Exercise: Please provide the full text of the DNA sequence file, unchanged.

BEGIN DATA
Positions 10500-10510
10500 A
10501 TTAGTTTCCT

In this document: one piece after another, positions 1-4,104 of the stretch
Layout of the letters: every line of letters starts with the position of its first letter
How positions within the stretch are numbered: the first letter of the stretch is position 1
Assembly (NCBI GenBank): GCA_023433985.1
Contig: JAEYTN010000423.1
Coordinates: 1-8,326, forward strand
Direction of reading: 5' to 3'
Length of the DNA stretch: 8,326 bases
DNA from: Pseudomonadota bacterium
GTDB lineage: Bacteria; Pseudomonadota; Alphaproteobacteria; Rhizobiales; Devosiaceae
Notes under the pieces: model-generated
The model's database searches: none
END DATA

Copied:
Positions 10500-10510
10500 A
10501 TTAGTTTCCT

In this document: one piece after another, positions 1-4,104 of the stretch
Layout of the letters: every line of letters starts with the position of its first letter
How positions within the stretch are numbered: the first letter of the stretch is position 1
Assembly (NCBI GenBank): GCA_023433985.1
Contig: JAEYTN010000423.1
Coordinates: 1-8,326, forward strand
Direction of reading: 5' to 3'
Length of the DNA stretch: 8,326 bases
DNA from: Pseudomonadota bacterium
GTDB lineage: Bacteria; Pseudomonadota; Alphaproteobacteria; Rhizobiales; Devosiaceae
Notes under the pieces: model-generated
The model's database searches: none